The History of Horse Racing
The sport of racing horses extends back to the early domestication of horses by nomadic tribesmen in Central Asia. Since that time horse racing has taken place in a variety of settings and by a variety of people.
Horse racing as we know it today had its beginnings in the 12th Century. At this time English knights returned home from the Crusades, bringing Arab horses with them. The Thoroughbred breed of horse was produced when Arab stallions were bred with English mares. The outcome was a breed with endurance and speed. Soon the nobility began privately wagering over races between Thoroughbred horses.
From 1660, during King Charles II’s reign, match horse racing events began being held at Newmarket. When Queen Anne was in power (1702 to 1714), horse racing advanced to including several horses, with spectators placing bets. Thus the Sport of Kings was born as a professional discipline. A number of racecourses were established and the Jockey Club was created in 1750 to govern the sport. Along with creating rules, sanctioning racecourses and naming races, the Jockey Club also set up the General Stud Book to record the pedigree of all racing Thoroughbreds.
The first racetrack was established in the United States in 1665 and the American Stud Book was put in place in 1868. By 1894 the American Jockey Club was set up. In the early 1900s bookmaking was banned, but pari-mutuel betting saved horse racing in 1908. Since then, horse racing in America has gone from strength to strength.
Arlington Race Track - Home of Innovation in Horse Racing
Arlington Park Race Track is an unforgettable venue to experience thoroughbred horse racing. Perfectly maintained lush gardens and sparkling clean facilities greet you at this elegant racecourse with its magnificent six-story grandstand and sweeping tracks. Arlington has been a premier venue for horse racing in Illinois since 1927 and right from the start has been well known for its innovations.
In 1933, Arlington made horse racing history with its revolutionary step of installing the first all-electric totalisator, a system that reduced the time between races. The system also added credibility to betting information by displaying the amount bet on each horse in a race. The following year the first turf races were run in Arlington also a first in Illinois history. But, innovations did not stop there.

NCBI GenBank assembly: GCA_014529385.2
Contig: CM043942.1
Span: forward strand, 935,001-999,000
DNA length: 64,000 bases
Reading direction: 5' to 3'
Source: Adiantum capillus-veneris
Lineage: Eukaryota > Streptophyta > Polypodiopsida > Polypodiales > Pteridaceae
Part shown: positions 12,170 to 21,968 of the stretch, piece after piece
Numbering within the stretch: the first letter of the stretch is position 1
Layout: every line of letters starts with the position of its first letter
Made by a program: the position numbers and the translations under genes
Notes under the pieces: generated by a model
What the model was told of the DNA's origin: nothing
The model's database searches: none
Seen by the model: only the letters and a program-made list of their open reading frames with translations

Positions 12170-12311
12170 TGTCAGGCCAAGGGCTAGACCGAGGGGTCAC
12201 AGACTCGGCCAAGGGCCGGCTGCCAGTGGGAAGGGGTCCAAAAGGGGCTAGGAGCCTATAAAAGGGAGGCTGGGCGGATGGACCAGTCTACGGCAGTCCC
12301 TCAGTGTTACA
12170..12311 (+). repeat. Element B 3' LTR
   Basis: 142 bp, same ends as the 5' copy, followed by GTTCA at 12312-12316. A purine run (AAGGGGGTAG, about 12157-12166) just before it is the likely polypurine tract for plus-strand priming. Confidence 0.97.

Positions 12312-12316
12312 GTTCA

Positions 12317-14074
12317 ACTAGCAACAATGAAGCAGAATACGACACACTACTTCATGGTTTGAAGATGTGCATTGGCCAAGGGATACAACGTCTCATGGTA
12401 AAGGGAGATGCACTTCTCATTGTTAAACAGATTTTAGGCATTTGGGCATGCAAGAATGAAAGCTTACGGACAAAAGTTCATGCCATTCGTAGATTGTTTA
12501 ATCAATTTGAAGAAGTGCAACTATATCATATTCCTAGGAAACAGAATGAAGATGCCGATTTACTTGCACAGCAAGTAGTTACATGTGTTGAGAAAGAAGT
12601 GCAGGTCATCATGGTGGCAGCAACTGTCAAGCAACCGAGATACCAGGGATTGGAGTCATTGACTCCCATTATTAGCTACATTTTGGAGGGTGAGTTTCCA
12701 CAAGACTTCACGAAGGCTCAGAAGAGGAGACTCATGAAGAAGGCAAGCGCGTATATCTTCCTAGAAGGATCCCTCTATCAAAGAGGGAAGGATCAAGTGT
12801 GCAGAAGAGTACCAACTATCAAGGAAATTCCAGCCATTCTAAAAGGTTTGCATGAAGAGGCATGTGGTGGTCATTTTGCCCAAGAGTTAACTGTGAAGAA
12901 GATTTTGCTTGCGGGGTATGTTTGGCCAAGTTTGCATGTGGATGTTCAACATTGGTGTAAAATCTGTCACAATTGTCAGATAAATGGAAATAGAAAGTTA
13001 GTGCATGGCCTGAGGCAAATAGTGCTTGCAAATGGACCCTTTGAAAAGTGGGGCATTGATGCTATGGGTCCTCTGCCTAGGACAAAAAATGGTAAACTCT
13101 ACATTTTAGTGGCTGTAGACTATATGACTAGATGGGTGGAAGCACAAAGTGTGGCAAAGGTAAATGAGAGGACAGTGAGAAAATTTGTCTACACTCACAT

In 1936, Arlington installed Chicago's first photo-finish camera, called the Eye in the Sky and in 1940 the racecourse got its first electric starting gate. As the popuarity of the sport and race track grew the club installed a closed circuit TV system in 1967 which was the first time this was done for any sport. This was followed by the introduction of Trifecta wagering in 1971, and ten years later Arlington made history once again when it hosted the world's first million dollar race, The Arlington Million.
Richard Duchossois led an Illinois investment group and bought the racecourse with plans to revolutionize the sport and track. Unfortunately soon after that, a fire gutted the entire club in 1985. The show went on despite this and the meet was shifted to Hawthorne Racetrack. The club however was determined to hold its fifth Arlington Million at Arlington by using temporary bleachers. The fifth Million, appropriately known as the "Miracle Million" earned the the entire Arlington team a well-deserved Eclipse Award, the first ever awarded to a racetrack.
Richard Duchossois later bought out his partners, and Arlington re-opened on June 28, 1989, with a new name, the Arlington International Racecourse, at the same time introducing a new concept in thoroughbred racing. The idea was to make Arlington Park a center for wholesome family entertainment. The state of the art racecourse participated in the excitement of the first Dubai World Cup, the world's first $4 million race in 1996 with the hosting of its simulcast for North and South America.
After an absence of two years Arlington reopened in 2000. In September, Arlington Park and Churchill Downs Incorporated completed its merger and the track reverted to wagering in 1971. Ten years later Arlington made history once again when it hosted the world's first million dollar race, The Arlington Million.